There are a lot of upsides to urban density — but viral contagion is not one of them. Also: past experiments with a universal basic income. And: a nationwide lockdown will show if familiarity really breeds contempt. To find out more, check out the podcast from which this hour was drawn: “The Side Effects of Social Distancing” and “Is the . . .

3/26/20

What Does Covid-19 Mean for Cities (and Marriages)?

There are a lot of upsides to urban density — but viral contagion is not one of them. Also: a nationwide lockdown will show if familiarity really breeds contempt. And: how to help your neighbor.

3/25/20
42:23

Why Rent Control Doesn’t Work (Replay)

As cities become ever-more expensive, politicians and housing advocates keep calling for rent control. Economists think that’s a terrible idea. They say it helps a small (albeit noisy) group of renters, but keeps overall rents artificially high by disincentivizing new construction. So what happens next?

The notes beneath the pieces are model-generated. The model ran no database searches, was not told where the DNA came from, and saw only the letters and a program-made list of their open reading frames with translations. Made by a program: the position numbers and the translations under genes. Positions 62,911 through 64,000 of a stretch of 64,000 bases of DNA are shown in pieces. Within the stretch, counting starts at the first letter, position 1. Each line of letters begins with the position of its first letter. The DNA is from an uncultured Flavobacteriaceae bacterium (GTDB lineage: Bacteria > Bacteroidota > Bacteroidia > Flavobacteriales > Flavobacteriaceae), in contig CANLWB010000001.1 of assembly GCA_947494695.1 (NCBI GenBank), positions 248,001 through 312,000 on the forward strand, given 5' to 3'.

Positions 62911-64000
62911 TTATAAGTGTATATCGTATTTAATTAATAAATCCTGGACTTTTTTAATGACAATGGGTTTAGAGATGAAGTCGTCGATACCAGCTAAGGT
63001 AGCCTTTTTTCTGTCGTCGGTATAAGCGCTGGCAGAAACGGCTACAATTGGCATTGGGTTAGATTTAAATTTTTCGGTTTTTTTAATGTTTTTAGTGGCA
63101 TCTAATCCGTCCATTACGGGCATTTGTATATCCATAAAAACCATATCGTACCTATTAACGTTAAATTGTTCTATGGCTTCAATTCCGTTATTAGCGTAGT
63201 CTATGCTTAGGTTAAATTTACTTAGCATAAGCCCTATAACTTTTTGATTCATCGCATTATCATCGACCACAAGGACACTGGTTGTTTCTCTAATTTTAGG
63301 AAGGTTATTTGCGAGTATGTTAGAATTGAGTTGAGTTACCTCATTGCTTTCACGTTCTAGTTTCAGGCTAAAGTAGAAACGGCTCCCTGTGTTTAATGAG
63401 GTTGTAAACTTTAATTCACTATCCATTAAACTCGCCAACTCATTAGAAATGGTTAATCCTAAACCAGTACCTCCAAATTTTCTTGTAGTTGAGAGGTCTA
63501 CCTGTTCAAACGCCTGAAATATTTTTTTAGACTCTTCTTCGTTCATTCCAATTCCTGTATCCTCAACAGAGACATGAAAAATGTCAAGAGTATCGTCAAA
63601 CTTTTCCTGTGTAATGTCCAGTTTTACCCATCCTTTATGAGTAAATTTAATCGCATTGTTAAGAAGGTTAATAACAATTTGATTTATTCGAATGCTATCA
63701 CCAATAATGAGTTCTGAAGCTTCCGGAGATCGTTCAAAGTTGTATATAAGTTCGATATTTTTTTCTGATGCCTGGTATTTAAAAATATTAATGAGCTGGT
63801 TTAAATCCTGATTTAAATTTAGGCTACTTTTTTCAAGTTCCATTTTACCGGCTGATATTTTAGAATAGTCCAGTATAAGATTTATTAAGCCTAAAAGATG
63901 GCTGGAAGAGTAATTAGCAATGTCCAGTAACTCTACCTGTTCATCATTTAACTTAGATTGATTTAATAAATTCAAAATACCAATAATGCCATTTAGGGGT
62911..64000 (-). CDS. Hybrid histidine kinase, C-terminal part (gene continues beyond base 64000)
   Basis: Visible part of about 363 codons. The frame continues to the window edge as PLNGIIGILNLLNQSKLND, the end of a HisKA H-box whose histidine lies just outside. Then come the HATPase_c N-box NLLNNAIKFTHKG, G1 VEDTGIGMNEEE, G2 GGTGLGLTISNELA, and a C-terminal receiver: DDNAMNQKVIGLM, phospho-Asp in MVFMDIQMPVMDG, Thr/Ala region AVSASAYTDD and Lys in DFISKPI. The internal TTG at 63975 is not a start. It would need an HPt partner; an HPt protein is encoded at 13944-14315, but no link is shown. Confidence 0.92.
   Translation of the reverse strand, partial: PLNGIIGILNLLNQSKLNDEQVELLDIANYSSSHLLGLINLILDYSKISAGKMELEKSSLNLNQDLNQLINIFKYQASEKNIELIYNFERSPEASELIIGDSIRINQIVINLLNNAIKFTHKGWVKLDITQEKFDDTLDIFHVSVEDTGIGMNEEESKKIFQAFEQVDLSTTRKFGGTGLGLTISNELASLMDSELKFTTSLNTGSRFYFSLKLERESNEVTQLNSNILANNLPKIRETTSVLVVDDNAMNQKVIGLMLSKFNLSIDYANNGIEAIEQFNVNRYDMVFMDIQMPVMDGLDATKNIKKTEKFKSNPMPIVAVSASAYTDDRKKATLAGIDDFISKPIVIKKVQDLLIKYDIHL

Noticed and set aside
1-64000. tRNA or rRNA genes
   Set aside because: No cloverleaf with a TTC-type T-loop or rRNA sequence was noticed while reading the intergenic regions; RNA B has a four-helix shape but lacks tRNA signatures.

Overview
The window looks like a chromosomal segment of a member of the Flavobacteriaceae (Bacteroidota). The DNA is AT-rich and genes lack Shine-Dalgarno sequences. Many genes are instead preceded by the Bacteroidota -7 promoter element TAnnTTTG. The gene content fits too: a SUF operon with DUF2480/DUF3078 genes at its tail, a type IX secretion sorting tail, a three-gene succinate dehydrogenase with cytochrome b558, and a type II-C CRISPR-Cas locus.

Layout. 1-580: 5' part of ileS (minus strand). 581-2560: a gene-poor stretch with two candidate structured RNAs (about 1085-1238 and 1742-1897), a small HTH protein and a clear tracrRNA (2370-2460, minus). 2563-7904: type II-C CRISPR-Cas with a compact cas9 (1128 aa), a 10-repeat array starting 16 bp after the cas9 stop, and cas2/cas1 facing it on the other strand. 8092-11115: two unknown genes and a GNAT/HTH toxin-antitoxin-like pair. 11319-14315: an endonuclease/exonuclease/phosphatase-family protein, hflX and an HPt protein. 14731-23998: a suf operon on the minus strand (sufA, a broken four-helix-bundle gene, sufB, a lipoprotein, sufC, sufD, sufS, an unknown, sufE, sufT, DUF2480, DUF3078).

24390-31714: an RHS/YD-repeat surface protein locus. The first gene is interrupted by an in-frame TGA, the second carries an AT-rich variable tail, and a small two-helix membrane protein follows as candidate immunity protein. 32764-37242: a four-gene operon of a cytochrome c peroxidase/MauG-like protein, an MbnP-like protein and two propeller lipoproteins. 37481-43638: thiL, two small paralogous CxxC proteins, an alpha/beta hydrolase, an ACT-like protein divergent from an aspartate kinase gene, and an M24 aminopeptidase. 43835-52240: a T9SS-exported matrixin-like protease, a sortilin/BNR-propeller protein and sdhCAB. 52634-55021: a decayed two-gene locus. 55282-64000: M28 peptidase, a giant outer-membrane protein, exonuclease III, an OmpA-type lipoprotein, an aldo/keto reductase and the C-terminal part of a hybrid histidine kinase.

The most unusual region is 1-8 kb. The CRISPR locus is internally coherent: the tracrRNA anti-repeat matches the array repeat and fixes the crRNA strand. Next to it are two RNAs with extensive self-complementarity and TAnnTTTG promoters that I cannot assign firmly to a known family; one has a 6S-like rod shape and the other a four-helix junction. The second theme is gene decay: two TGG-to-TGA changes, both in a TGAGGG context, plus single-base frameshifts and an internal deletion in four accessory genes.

3/11/20
49:31

Season 8, Episode 45

As cities become ever-more expensive, politicians and housing advocates keep calling for rent control. Economists think that’s a terrible idea. They say it helps a small (albeit noisy) group of renters, but keeps overall rents artificially high by disincentivizing new construction. So what happens next? To find out more, check out the podcast from which this hour was drawn: “Why . . .

7/11/19

Why Rent Control Doesn’t Work

As cities become ever-more expensive, politicians and housing advocates keep calling for rent control. Economists think that’s a terrible idea. They say it helps a small (albeit noisy) group of renters, but keeps overall rents artificially high by disincentivizing new construction. So what happens next?

4/3/19
50:09